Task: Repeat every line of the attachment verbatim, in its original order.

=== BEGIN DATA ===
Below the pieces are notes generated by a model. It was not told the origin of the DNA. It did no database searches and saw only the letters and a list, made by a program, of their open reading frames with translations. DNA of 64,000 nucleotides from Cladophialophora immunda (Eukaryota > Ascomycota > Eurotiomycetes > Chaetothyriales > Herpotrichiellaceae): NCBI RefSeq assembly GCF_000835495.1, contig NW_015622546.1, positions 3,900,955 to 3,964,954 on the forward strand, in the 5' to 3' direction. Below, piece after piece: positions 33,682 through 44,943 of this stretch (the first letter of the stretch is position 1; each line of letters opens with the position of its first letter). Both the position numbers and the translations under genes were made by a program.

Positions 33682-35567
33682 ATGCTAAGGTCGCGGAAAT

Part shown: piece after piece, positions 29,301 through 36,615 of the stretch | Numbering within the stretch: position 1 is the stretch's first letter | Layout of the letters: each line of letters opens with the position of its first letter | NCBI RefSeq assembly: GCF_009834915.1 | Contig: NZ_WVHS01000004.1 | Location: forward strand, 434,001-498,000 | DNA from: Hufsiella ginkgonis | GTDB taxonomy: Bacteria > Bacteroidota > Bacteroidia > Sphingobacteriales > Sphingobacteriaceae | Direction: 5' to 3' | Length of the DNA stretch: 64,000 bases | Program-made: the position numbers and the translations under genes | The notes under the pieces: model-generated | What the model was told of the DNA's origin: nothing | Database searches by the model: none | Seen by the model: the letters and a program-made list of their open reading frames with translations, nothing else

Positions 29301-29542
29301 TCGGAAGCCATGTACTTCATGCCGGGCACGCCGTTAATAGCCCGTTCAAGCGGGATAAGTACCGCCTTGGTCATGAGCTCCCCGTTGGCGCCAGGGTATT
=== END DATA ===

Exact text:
Below the pieces are notes generated by a model. It was not told the origin of the DNA. It did no database searches and saw only the letters and a list, made by a program, of their open reading frames with translations. DNA of 64,000 nucleotides from Cladophialophora immunda (Eukaryota > Ascomycota > Eurotiomycetes > Chaetothyriales > Herpotrichiellaceae): NCBI RefSeq assembly GCF_000835495.1, contig NW_015622546.1, positions 3,900,955 to 3,964,954 on the forward strand, in the 5' to 3' direction. Below, piece after piece: positions 33,682 through 44,943 of this stretch (the first letter of the stretch is position 1; each line of letters opens with the position of its first letter). Both the position numbers and the translations under genes were made by a program.

Positions 33682-35567
33682 ATGCTAAGGTCGCGGAAAT

Part shown: piece after piece, positions 29,301 through 36,615 of the stretch | Numbering within the stretch: position 1 is the stretch's first letter | Layout of the letters: each line of letters opens with the position of its first letter | NCBI RefSeq assembly: GCF_009834915.1 | Contig: NZ_WVHS01000004.1 | Location: forward strand, 434,001-498,000 | DNA from: Hufsiella ginkgonis | GTDB taxonomy: Bacteria > Bacteroidota > Bacteroidia > Sphingobacteriales > Sphingobacteriaceae | Direction: 5' to 3' | Length of the DNA stretch: 64,000 bases | Program-made: the position numbers and the translations under genes | The notes under the pieces: model-generated | What the model was told of the DNA's origin: nothing | Database searches by the model: none | Seen by the model: the letters and a program-made list of their open reading frames with translations, nothing else

Positions 29301-29542
29301 TCGGAAGCCATGTACTTCATGCCGGGCACGCCGTTAATAGCCCGTTCAAGCGGGATAAGTACCGCCTTGGTCATGAGCTCCCCGTTGGCGCCAGGGTATT